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The day Yankees great Derek Jeter became Mr. November

Shortstop homered just after midnight in Game 4 of 2001 World Series

It was Halloween night when New York Yankees shortstop Derek Jeter stepped into the batter’s box in the 10th inning of Game 4 of the 2001 World Series against the Arizona Diamondbacks.

That World Series game at Yankee Stadium was, for New Yorkers, therapeutic: The Yankees’ fourth straight appearance in the Fall Classic was a welcome distraction from the terrorist attacks just six weeks before in which two planes slammed into the Twin Towers of the World Trade Center, leaving more than 2,500 people dead in lower Manhattan. The tragic events of Sept. 11 led to a brief postponement of the regular season, pushing the entire schedule back a week.

That’s the backstory of how Jeter became the first baseball player to bat during a World Series game in November, which occurred as the clock struck midnight just after he stepped to the plate.

Jeter, in guiding the Yankees to three consecutive World Series titles leading up to the 2001 series, was well on his way to creating a winning culture in New York and building his resume as a Yankee legend. His batting average during the three straight titles was a gaudy .375, including the .409 he hit in the 2000 World Series, when he hit two home runs en route to winning the MVP award.

But there was no recent World Series success to rely on for Jeter when he batted in the bottom of the 10th of that Game 4. Jeter had just one hit in 15 at-bats (.067) when he stepped to the plate against Arizona reliever Byung-Hyun Kim with the bases empty and two outs in a 3-3 game.

After fouling off the first pitch, Jeter swung and missed at the second, and it appeared that his struggles at the plate would continue against the sidearm-pitching Kim. After looking at a pitch that was low and outside, Jeter fouled off two more in what was building as a lengthy at-bat.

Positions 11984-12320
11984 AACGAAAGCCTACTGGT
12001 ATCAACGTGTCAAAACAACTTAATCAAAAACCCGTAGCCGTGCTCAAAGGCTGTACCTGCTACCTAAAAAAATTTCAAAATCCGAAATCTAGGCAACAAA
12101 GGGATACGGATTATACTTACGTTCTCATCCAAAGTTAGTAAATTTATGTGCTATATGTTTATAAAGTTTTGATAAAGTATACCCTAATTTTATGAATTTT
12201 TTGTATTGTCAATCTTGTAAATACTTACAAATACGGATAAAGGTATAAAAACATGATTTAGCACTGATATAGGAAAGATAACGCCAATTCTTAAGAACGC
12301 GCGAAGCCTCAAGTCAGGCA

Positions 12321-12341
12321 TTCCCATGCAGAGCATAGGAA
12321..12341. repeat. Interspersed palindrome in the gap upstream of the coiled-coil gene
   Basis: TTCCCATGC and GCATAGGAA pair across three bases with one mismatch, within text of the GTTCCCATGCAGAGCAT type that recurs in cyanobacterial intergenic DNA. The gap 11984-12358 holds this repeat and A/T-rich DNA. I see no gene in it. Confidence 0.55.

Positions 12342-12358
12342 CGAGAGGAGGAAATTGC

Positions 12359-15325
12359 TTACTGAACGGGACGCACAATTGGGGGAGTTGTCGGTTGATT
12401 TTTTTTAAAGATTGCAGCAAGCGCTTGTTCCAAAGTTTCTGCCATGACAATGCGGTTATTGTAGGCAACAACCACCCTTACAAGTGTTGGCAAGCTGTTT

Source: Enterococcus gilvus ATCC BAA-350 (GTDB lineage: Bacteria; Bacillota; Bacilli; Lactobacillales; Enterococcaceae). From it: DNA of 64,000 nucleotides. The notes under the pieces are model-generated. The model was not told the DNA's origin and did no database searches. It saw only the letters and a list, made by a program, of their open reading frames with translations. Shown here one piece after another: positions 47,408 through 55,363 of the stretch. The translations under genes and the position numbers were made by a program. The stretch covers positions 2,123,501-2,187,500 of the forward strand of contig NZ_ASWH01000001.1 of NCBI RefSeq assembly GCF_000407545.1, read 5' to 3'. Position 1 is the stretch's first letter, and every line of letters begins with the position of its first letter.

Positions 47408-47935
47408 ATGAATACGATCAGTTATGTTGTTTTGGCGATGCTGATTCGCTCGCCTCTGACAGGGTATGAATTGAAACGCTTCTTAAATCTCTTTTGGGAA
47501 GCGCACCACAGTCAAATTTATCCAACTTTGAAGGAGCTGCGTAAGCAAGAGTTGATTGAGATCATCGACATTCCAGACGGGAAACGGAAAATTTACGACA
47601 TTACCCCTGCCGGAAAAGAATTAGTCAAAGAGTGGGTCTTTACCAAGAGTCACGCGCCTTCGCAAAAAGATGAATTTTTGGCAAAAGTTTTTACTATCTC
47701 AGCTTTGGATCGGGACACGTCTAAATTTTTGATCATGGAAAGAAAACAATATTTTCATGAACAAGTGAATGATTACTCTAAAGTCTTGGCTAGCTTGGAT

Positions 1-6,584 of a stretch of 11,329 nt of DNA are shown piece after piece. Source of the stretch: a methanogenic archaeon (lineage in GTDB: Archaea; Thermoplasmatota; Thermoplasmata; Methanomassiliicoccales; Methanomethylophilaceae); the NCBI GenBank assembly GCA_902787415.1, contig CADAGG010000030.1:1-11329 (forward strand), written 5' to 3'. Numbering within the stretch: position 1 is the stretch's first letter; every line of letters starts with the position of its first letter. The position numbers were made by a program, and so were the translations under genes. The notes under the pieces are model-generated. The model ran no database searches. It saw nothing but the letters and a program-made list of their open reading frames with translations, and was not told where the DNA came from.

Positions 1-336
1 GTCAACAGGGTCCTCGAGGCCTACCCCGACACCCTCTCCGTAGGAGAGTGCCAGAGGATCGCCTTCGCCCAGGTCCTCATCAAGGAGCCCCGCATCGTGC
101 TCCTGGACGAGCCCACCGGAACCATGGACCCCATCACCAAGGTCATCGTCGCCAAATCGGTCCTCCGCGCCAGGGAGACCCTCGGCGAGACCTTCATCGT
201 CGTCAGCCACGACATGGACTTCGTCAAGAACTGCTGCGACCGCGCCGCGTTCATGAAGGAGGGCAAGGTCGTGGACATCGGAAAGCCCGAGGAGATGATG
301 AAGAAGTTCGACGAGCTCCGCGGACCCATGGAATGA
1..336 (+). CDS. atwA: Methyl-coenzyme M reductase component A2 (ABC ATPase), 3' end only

Jeter’s contact on Kim’s ninth pitch was good — not great. But his opposite-field drive traveled down the line of a stadium with one of the shortest right-field porches (314 feet to the corner) in baseball.

Jeter was rounding first base as his shot barely cleared the wall, leading him to slow to a home run trot as he pumped his right wrist in the air. His teammates had already surrounded home plate as he rounded third base, and as Jeter made his final hop into a mass of humanity to end the game, a fan held up a sign that would make its way to the back pages of the New York tabloids later that day:

“Mr. November.”

“When I first hit it, I had no idea whether it was going to go out,” Jeter told reporters after the game. “But once it goes out, it’s a pretty special feeling.”

Adding to the special moment for Jeter: Baseball’s first November World Series home run was the first walk-off home run in the career of the soon-to-be Hall of Famer, whose timely heroics made everyone forget his 2001 postseason struggles to that point.

“The beauty of the postseason is it really makes no difference what you’ve done up to a certain point,” Jeter said, “because every time you are at the plate or every time you are in the field, you have the opportunity to do something special.”

The Yankees won 3-2 the next day to take a 3-1 series lead. But just like in the road games of the 2017 American League Championship Series against the Houston Astros, the 2001 Yankees could not score on the road.

With a chance to win the World Series in Game 6 in Arizona, the Yankees were blown out, 15-2, forcing a Game 7.

The Yankees took a 2-1 lead into the ninth inning of Game 7 with their ace, Mariano Rivera, on the mound.

Typically, for the Yankees, that’s money.

But Mark Grace led off the bottom of the ninth with a single and the next batter, Damian Miller, reached first on a Rivera throwing error to second base. Two batters later, Tony Womack doubled to right field, driving in a game-tying run. The next batter, Luis Gonzalez, singled to center, driving in the game-winning run.

The blown save was a rare collapse for Rivera, one of the most dominant postseason pitchers in MLB history.

The .148 average for Jeter during the seven games against the Diamondbacks was the worst performance in his seven World Series appearances.

Jeter would play 12 more seasons, ending his 20-year career in New York as one of the most successful players in team history. He’s a five-time World Series champion and 14-time All-Star and is remembered as the player who helped the Yankees transition back to being a winning organization.

Compared with Mr. October, Reggie Jackson, Jeter’s postseason career might fall short. But Yankees fans will never forget Jeter’s 2001 heroics that briefly earned him the “Mr. November” title.

Jerry Bembry is a senior writer at Andscape. His bucket list items include being serenaded by Lizz Wright and watching the Knicks play a MEANINGFUL NBA game in June.